Interview: DL McDermott, author of Cold Iron

DL McDermott’s brand new book, COLD IRON, just came out, and she was kind enough to stop by and answer a few questions about the book, and more!

dlmcdermott1You’re a Yale grad and have degrees in Classics and Art History, as well as an MFA in film production, but did you always want to write fiction?
I did always want to write fiction! I glommed Nancy Drew in grade school and after that I was hooked. There was a terrific used bookstore in the town where I grew up called The Paperback Exchange. It was stuffed with old science fiction, fantasy, romance, thrillers, a little bit of everything. And you could find really old paperbacks by classic writers like Fritz Leiber or Jack Vance for a quarter.

Will you tell us more about your new book, COLD IRON?
The heroine of the book, Beth Carter, is an archaeologist who disturbs the rest of an ancient Celtic warrior. The fun really starts when he follows her home to Boston and she discovers that the Irish gangs of Southie and Charlestown are actually warring groups of Fae.

What do you like most about Beth, and why do you think readers will root for her?
Beth is very good at what she does, but her ex-husband has been taking credit for her discoveries for so long that no one truly knows her real capabilities. I think a lot of readers understand what it’s like to put in the work without receiving the credit, and they’ll root for Beth to come into her own.

coldironDon’t suppose you’d like to dish a bit about Conn…
An ancient badass with a grudge, he starts off icy and thaws when he gets to know Beth. He’s got an agenda when he comes to Boston but unfortunately the Fae there have an old score to settle with him…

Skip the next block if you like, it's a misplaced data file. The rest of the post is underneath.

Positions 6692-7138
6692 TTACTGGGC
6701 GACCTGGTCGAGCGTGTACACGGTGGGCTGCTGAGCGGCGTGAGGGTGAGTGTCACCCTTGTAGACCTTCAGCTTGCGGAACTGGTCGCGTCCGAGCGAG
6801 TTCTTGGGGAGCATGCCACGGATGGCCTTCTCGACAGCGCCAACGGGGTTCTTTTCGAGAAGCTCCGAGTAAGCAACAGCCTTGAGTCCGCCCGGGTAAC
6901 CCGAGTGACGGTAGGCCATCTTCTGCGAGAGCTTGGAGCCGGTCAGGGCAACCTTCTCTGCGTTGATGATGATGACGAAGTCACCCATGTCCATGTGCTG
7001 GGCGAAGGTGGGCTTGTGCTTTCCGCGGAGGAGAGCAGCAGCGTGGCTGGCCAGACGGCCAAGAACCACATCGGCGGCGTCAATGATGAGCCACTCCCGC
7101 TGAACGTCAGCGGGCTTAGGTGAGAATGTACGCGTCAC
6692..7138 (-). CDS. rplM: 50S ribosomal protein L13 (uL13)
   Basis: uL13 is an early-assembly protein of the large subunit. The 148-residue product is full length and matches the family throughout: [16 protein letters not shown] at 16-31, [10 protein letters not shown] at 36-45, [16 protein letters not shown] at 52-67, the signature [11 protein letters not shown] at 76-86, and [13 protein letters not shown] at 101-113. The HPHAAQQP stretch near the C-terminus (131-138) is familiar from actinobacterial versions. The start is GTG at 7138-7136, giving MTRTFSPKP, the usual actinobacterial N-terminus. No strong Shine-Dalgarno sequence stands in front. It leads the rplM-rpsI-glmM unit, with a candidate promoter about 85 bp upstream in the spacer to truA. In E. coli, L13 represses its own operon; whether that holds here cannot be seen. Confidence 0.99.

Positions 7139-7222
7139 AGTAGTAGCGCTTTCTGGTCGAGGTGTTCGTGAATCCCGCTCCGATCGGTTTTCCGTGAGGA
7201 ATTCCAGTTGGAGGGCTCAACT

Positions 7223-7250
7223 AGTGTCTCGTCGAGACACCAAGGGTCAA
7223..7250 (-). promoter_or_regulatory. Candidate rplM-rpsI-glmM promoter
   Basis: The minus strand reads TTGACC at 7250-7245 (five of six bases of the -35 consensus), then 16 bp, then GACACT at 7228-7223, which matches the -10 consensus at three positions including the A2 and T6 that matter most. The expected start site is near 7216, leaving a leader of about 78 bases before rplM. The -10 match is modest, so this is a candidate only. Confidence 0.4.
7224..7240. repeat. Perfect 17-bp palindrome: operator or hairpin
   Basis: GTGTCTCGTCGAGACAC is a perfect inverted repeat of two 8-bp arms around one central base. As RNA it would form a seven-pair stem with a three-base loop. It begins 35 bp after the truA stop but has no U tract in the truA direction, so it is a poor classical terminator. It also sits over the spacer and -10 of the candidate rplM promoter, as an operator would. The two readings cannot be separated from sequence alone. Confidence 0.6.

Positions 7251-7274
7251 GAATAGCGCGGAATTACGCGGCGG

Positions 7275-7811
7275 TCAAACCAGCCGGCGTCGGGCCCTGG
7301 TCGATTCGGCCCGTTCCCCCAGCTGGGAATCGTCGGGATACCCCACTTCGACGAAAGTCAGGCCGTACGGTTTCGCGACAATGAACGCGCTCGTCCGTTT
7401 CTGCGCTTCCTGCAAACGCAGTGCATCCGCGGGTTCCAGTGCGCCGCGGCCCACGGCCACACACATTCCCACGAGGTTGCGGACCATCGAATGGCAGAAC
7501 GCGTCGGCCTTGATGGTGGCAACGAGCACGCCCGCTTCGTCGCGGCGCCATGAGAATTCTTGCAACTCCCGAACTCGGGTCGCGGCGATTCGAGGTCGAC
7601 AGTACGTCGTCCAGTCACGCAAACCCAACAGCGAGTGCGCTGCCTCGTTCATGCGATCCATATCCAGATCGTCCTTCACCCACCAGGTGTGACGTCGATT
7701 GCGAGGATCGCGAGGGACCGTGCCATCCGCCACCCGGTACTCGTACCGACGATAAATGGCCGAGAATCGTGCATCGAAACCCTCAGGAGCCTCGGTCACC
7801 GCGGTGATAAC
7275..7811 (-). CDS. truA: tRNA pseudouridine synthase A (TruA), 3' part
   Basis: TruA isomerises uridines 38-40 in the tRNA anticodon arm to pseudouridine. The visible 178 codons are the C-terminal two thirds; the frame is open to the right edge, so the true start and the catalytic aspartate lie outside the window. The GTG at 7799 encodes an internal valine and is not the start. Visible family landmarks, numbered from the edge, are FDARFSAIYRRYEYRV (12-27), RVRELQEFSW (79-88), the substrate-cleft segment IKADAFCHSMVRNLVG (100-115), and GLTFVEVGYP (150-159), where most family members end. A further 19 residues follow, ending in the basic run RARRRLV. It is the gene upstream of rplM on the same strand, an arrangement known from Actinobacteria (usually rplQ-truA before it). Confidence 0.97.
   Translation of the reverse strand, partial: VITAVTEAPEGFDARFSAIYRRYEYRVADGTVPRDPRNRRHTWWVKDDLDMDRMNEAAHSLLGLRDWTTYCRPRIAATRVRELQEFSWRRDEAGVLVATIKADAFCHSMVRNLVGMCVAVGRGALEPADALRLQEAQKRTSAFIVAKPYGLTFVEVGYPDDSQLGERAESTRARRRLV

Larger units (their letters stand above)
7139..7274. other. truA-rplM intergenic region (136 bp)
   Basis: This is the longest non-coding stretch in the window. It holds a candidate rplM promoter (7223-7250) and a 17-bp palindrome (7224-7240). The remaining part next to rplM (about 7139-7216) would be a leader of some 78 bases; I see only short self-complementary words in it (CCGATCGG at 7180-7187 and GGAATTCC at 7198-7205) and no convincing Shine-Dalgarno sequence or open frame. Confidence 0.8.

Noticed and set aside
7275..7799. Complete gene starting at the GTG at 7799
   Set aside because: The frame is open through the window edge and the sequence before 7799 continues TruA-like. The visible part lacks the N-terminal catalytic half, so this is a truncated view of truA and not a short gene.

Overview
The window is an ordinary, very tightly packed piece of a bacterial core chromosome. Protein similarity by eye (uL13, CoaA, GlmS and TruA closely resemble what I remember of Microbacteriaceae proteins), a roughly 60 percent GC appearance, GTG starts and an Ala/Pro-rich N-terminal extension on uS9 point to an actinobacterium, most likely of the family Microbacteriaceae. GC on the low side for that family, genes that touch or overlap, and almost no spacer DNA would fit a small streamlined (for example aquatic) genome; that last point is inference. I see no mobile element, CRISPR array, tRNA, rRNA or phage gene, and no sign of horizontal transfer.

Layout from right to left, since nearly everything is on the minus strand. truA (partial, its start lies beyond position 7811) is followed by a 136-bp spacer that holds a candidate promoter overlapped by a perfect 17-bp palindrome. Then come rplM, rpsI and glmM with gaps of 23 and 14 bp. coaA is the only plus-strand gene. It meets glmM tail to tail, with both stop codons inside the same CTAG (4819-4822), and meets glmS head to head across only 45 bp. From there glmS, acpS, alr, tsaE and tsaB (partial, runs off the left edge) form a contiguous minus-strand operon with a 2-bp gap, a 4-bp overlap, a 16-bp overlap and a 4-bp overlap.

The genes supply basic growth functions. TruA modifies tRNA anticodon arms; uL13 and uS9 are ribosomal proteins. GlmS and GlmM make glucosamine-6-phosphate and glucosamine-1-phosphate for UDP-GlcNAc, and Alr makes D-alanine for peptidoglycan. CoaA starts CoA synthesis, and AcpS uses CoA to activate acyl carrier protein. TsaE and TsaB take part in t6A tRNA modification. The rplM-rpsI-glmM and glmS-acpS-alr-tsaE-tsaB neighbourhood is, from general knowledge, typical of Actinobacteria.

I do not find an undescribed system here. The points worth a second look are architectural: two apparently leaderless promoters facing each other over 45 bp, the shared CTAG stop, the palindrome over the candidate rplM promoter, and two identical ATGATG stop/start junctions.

Why write about the fae, as opposed to other supernatural creatures?
A lot of supes have lost their bite (pun totally intended) through familiarity, but when you go to the source of most fairy tales you find a kernel of badass at the core.

What kind of research did you do for the book?
I read a lot of Irish mythology and researched Celtic burial practices. My own fields of study in college, Art History and Classics, overlapped with archaeology, so I was already familiar with Beth’s world, and I’d worked in a museum for eight years so drew on a lot of my own experiences.

What do you like to see in a good book?
I enjoy being sucked into a story and spending time with characters I love.

Speaking of good books, read any that you’ve particularly enjoyed lately?
I’m re-reading all the Night Watch books by Terry Pratchett. Once I start, I can’t stop.

When you’re not writing, how do you like to spend your free time?
I run, I cook, and sometimes I make movies.

What’s next for you!
Pocket is releasing the first three books in the COLD IRON series back to back, so SILVER SKIN will be out in April and STONE SONG is coming in June!

Keep up with DL: Website | Twitter

The Fae, the Good Neighbors, the Fair Folk, the Aes Sídhe, creatures of preternatural beauty and seduction. Archaeologist Beth Carter doesn’t believe in them. She’s always credited her extraordinary ability to identify ancient Celtic sites to hard work and intuition—until she discovers a tomb filled with ancient treasure but missing a body. Her ex-husband, the scholar who stifled her career to advance his own, is unconcerned. Corpses don’t fetch much on the antiquities market. Gold does. Beth knows from past experience that if she isn’t vigilant, Frank will make off with the hoard.

So when a man—tall, broad shouldered, and impossibly handsome—turns up in her bedroom claiming to be the tomb’s inhabitant, one of mythic god-kings of old Ireland, Beth believes it is a ploy cooked up by her ex-husband to scare her away from the excavation.

But Conn is all too real. Ancient, alien, irresistible, the Fae are the stuff of dreams and nightmares, their attentions so addictive their abandoned human lovers wither and die. And this one has fixed his supernatural desire on Beth.

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